Knee pain is incredibly common. In the United States, it's responsible for about one third of all doctor's visits for muscle and bone pain. Knee pain is a special problem for athletes -- over half of all athletes endure it every year.
Some of the most common reasons for knee pain are sprained ligaments, meniscus (cartilage) tears, tendonitis, and runner's knee. But the knee is a complex joint, and there's plenty more that can go wrong.
Bursitis. A bursa is a sac of fluid that resides below the skin overlying your joints. Overuse, a fall, or repeated bending and kneeling can irritate the bursa overlying the knee cap (patella), causing pain and swelling. This is known as prepatellar bursitis, but is commonly referred to as ''housemaid's knee'' or ''preacher's knee'' since they are often caused by repetitive kneeling.
Iliotibial band syndrome. The iliotibial band is a piece of tough tissue that runs from your hip down to the outer part of your knee. If it's irritated by overuse or other problems, it can become inflamed and cause pain on the outer side of the knee.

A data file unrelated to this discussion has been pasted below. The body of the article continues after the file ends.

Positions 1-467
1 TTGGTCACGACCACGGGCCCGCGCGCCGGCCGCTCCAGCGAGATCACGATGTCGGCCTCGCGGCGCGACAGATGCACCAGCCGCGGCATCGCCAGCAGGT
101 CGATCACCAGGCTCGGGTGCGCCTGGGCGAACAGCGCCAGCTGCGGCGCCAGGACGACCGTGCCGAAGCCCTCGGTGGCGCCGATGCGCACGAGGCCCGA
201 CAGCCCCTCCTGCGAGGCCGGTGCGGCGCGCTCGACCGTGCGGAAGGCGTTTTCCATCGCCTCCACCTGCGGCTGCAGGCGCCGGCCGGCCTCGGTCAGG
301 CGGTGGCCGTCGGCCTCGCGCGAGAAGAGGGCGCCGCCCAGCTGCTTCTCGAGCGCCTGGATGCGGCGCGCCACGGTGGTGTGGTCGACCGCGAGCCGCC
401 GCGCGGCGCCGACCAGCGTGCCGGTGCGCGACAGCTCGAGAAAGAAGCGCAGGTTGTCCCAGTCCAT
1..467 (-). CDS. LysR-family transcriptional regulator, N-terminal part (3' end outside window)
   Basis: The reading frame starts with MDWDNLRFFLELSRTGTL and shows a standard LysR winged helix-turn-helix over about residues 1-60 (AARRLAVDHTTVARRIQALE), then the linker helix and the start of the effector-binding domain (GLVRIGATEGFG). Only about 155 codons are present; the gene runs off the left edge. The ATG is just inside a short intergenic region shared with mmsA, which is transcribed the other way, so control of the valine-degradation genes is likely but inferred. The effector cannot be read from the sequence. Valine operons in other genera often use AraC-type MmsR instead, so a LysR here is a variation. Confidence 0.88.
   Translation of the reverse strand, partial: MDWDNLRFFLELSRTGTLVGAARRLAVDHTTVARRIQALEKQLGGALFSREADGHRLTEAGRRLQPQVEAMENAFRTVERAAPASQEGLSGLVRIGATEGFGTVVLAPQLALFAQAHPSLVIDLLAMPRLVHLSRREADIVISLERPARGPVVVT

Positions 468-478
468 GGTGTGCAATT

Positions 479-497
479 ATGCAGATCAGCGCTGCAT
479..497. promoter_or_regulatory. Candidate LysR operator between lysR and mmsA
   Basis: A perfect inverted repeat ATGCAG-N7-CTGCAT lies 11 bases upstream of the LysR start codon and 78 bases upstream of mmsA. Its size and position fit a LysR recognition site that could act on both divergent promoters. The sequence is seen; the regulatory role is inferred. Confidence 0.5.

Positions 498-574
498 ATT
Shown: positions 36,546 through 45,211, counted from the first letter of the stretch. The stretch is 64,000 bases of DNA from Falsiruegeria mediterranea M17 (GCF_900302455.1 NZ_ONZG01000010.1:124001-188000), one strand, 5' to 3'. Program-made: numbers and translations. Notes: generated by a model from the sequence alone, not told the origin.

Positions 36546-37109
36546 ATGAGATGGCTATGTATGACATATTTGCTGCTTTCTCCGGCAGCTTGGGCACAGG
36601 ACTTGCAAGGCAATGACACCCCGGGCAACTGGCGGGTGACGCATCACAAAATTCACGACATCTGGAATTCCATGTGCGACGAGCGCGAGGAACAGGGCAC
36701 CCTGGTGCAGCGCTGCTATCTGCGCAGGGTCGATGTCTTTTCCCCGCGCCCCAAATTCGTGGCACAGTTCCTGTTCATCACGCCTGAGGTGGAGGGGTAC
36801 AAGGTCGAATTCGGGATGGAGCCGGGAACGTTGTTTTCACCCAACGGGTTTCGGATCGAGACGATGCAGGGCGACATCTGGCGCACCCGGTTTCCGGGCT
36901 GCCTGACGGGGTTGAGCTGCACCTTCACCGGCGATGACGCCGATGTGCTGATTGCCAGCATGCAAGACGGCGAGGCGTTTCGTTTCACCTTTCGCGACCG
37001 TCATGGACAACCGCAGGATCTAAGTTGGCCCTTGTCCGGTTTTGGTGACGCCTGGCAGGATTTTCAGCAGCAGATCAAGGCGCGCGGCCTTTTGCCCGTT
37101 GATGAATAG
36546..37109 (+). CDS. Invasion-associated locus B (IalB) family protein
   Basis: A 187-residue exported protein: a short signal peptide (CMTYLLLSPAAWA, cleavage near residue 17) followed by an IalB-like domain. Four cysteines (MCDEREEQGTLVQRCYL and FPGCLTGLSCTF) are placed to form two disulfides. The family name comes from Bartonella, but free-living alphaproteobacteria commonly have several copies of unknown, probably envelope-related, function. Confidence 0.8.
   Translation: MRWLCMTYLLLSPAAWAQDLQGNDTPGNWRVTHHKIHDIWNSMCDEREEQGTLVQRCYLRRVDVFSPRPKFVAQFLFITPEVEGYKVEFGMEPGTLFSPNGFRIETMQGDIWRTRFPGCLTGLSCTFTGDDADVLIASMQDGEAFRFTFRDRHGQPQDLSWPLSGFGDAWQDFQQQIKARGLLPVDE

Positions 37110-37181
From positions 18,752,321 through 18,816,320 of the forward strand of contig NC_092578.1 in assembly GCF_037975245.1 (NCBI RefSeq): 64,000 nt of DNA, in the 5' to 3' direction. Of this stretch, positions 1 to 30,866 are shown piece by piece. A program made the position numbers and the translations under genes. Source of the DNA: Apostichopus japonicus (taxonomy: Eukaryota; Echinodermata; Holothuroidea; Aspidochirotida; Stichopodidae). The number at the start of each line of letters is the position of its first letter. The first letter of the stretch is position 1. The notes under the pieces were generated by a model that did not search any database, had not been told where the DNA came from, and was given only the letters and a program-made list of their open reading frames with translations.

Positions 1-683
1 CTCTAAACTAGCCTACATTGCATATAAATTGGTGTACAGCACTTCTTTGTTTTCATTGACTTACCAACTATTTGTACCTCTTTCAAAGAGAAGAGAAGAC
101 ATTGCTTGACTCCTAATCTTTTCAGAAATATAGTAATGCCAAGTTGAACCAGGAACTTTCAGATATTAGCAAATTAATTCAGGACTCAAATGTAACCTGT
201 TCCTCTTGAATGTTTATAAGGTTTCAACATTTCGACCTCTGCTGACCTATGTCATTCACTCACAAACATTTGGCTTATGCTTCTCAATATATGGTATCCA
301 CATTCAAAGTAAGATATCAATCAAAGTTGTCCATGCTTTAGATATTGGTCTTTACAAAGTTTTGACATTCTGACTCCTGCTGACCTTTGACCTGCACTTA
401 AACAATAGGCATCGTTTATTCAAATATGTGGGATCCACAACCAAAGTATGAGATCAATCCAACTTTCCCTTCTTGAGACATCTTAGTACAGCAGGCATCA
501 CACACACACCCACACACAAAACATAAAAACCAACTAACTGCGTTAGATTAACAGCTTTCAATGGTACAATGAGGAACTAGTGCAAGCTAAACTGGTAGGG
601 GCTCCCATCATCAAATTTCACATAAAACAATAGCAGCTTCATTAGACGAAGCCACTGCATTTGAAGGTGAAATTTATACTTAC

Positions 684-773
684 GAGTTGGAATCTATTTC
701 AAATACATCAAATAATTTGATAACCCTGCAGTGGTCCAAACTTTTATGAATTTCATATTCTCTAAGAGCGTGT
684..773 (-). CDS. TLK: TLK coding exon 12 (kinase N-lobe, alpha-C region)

Osgood-Schlatter Disease. This condition causes a painful bump below the knee, where a tendon from the kneecap connects to the shin. It's usually caused by overuse and irritation at the tendon insertion known as the tibial tubercle. The pain may come and go over time. It's especially common in teenage boys and girls (ages 13 and 14).
Dislocated kneecap (or patellar dislocation). In this condition, the kneecap slides out of position, causing knee pain and swelling.
Patellofemoral pain syndrome. This condition often results from issues associated with muscle imbalance, tightness, and alignment of the legs, rather than an injury. It's particularly common in teenage girls.
Patellar tendonitis. This condition results from inflammation of the tendons surrounding your knee. Tendons are tough bands of tissue that connect muscles to your bones. Overuse can make the tendons inflamed and sore. The most common type of patellar tendonitis is called ''jumper's knee.''
Loose bodies. Sometimes, a knee injury can break loose cartilage. These pieces can get stuck in the joint, causing it to freeze up and producing pain and swelling.
If an old knee injury was not properly treated, it may keep causing occasional -- or constant -- knee pain.